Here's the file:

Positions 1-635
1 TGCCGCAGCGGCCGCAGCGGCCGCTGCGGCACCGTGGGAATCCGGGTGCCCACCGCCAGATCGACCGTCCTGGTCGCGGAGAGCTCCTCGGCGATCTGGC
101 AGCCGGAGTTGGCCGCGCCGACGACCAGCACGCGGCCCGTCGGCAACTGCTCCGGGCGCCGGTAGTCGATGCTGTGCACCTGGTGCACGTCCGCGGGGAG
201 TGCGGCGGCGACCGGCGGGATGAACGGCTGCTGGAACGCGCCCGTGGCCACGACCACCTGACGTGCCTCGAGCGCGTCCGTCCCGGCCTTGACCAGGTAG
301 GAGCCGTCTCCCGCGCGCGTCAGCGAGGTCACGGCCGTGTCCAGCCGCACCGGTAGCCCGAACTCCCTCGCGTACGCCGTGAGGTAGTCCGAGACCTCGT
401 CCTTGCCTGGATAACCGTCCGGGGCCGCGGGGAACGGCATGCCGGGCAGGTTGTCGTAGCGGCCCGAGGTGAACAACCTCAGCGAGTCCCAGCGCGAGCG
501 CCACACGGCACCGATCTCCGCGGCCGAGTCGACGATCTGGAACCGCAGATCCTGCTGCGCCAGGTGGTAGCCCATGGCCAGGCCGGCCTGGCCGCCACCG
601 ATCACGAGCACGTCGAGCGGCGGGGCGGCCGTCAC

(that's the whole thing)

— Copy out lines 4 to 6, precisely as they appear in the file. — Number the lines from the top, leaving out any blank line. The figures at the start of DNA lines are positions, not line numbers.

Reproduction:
201 TGCGGCGGCGACCGGCGGGATGAACGGCTGCTGGAACGCGCCCGTGGCCACGACCACCTGACGTGCCTCGAGCGCGTCCGTCCCGGCCTTGACCAGGTAG
301 GAGCCGTCTCCCGCGCGCGTCAGCGAGGTCACGGCCGTGTCCAGCCGCACCGGTAGCCCGAACTCCCTCGCGTACGCCGTGAGGTAGTCCGAGACCTCGT
401 CCTTGCCTGGATAACCGTCCGGGGCCGCGGGGAACGGCATGCCGGGCAGGTTGTCGTAGCGGCCCGAGGTGAACAACCTCAGCGAGTCCCAGCGCGAGCG